# Thread: Motor Overvoltage Rule of Thumb

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## Motor Overvoltage Rule of Thumb

Forum,

I've read about the 10% rule for overvolting motors, and the question I had is does this 10% rule apply to the nameplate voltage of the motor, or the nominal system voltage?

For example, motors rated at 460v (system nominal of 480v), running off of a transformer supplying 495 volts:

460 x 1.10 = 506
480 x 1.10 = 528

Quite a difference in the two scenarios...let me know, thanks!

2. Motor should be fine with + or - 10% of nameplate rating of 460 volts.

The nameplate motor amps, efficiency, power factor, speed, etc. are all based on what those values would be if supplied at rated volts and frequency and output load is right at the rated horsepower.

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Is it safe to assume then that during an overvoltage condition, the amps would then decrease? Something is telling me that's not the case.

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If the motor manufacturer mentioned the 10℅ voltage variation allowance on name plate, it is okay. Otherwise, even such 10℅ voltage increase may result in loss of motor insulation life.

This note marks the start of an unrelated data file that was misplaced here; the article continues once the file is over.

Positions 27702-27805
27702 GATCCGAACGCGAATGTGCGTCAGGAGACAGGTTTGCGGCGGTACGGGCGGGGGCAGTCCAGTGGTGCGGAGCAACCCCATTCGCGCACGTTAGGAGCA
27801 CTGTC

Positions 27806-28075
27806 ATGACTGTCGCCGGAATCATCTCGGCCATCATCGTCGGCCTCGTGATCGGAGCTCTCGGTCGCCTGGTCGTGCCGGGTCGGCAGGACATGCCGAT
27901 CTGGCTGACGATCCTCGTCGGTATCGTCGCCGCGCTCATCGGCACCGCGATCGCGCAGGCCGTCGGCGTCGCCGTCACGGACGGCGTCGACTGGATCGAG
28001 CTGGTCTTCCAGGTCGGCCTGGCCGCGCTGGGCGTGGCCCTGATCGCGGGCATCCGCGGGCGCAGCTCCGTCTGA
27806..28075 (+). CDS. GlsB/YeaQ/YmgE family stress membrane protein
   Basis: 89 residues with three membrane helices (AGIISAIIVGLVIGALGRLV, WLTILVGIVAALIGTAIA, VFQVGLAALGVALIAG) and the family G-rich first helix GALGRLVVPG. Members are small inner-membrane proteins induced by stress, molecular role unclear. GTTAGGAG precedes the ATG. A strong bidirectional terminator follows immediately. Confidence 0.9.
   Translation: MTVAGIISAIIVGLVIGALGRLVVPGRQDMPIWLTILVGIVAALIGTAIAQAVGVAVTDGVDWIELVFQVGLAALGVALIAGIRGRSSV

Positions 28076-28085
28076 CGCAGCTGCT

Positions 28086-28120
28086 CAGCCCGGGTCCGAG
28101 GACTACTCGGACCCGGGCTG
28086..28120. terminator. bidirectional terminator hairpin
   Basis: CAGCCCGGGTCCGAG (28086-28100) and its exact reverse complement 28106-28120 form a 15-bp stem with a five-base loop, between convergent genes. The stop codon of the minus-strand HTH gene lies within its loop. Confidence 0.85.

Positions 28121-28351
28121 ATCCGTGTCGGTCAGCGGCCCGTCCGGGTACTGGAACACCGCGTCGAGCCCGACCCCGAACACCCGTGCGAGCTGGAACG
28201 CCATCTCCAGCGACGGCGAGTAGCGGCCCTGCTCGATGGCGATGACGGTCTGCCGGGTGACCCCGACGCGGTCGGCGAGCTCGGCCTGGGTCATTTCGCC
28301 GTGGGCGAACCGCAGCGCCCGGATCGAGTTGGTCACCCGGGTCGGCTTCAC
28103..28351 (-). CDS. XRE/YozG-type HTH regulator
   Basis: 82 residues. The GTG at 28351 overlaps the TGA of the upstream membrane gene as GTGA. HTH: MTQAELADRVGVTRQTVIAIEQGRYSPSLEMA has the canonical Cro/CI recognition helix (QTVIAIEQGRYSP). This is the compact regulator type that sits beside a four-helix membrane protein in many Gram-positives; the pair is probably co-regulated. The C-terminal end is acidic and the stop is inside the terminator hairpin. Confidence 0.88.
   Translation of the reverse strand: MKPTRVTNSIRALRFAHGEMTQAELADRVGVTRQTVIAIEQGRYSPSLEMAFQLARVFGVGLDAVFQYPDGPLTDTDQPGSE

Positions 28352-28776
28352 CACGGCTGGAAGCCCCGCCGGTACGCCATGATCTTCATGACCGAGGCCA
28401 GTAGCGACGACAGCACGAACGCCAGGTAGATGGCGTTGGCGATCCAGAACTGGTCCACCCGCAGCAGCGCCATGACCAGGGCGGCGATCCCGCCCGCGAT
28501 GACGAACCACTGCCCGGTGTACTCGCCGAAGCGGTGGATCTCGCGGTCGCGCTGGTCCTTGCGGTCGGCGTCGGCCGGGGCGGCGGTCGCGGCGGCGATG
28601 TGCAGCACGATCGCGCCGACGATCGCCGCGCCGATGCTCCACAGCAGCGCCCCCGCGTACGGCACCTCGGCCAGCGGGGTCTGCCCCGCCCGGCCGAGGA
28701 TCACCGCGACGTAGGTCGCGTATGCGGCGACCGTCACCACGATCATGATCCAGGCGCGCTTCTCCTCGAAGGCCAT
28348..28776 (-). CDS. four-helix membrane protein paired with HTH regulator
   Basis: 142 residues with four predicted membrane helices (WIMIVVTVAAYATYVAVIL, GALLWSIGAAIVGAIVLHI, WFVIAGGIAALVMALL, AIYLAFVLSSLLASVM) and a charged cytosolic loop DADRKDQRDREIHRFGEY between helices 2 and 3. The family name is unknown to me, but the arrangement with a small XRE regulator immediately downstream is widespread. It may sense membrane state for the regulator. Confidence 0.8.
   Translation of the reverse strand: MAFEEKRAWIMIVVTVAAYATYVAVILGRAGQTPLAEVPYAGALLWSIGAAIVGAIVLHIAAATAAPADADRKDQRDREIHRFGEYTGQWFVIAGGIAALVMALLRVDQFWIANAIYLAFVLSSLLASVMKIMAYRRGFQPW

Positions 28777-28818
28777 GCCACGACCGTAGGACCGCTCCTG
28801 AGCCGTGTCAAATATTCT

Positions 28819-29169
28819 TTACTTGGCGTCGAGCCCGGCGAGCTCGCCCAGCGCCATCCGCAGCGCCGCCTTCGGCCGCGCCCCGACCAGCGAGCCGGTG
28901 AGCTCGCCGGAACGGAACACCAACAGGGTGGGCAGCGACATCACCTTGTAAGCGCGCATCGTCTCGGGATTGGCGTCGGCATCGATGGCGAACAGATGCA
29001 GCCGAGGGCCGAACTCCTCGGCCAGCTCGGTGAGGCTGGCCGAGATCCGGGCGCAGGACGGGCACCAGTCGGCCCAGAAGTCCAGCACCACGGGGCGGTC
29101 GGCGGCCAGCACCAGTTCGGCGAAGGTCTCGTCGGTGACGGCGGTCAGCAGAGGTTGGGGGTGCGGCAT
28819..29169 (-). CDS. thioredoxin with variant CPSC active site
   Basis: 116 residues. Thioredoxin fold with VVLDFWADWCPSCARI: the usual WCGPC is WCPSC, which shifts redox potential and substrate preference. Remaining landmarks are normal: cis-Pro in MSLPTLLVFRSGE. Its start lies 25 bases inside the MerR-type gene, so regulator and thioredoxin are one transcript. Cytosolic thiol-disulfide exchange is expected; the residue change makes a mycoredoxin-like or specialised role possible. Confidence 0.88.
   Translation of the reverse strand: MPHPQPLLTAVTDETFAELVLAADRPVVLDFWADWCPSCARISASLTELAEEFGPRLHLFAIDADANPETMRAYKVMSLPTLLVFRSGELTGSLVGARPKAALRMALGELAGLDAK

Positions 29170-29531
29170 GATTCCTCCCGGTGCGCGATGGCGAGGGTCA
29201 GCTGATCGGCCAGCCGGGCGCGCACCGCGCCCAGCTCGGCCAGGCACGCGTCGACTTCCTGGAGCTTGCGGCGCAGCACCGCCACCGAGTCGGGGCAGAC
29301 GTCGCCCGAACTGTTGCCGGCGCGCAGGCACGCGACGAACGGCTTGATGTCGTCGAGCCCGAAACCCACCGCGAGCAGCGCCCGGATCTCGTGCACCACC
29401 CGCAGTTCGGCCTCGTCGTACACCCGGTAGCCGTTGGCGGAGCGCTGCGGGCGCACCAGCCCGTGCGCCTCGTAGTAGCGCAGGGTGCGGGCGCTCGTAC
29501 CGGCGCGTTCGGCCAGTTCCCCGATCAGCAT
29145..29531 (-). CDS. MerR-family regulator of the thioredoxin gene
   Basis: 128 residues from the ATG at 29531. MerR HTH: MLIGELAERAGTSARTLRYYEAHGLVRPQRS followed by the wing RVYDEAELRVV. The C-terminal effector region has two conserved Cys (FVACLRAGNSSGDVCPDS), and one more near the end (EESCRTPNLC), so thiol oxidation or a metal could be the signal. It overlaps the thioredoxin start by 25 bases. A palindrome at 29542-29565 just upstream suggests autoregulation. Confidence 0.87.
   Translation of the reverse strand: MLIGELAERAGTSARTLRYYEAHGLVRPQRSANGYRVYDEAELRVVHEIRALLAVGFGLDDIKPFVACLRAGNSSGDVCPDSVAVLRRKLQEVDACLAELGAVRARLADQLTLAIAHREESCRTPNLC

5. Originally Posted by adamscb
Is it safe to assume then that during an overvoltage condition, the amps would then decrease? Something is telling me that's not the case.
Induction motors the general answer is yes. Presuming frequency remains constant, they have a tendency to try to want to run at their designed speed regardless of load. Drop the voltage and they produce less torque, which results in speed reduction - but then because of the nature of an induction motor current goes up to try to maintain same output if the source can deliver the current it demands. Only can tolerate so much before things overheat though. That is the simple explanation, you want more details of what all goes on there are other members (Jraef is excellent with motors) that are better at explaining this.

But yes if you are only running a few percent over rated voltage - the current will be a little lower then it would be at rated voltage. Too high of voltage and you get into terms like high excitation or saturation and those also result in excessive heating and eventual winding insulation failure.

6. To further what kwired said, this is a fairly decent graphic example of the effects of voltage variation on 3 phase AC induction motors. It follows similarly for single phase in general, but because there are several different types of single phase motor designs, it's not as simple.

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Originally Posted by adamscb
Forum,

I've read about the 10% rule for overvolting motors, and the question I had is does this 10% rule apply to the nameplate voltage of the motor, or the nominal system voltage?

For example, motors rated at 460v (system nominal of 480v), running off of a transformer supplying 495 volts:

460 x 1.10 = 506
480 x 1.10 = 528

Quite a difference in the two scenarios...let me know, thanks!
Don't discount the voltage drop between the transformer and the motor terminals as well. You are likely a lot safer from motor overvoltage than you think.

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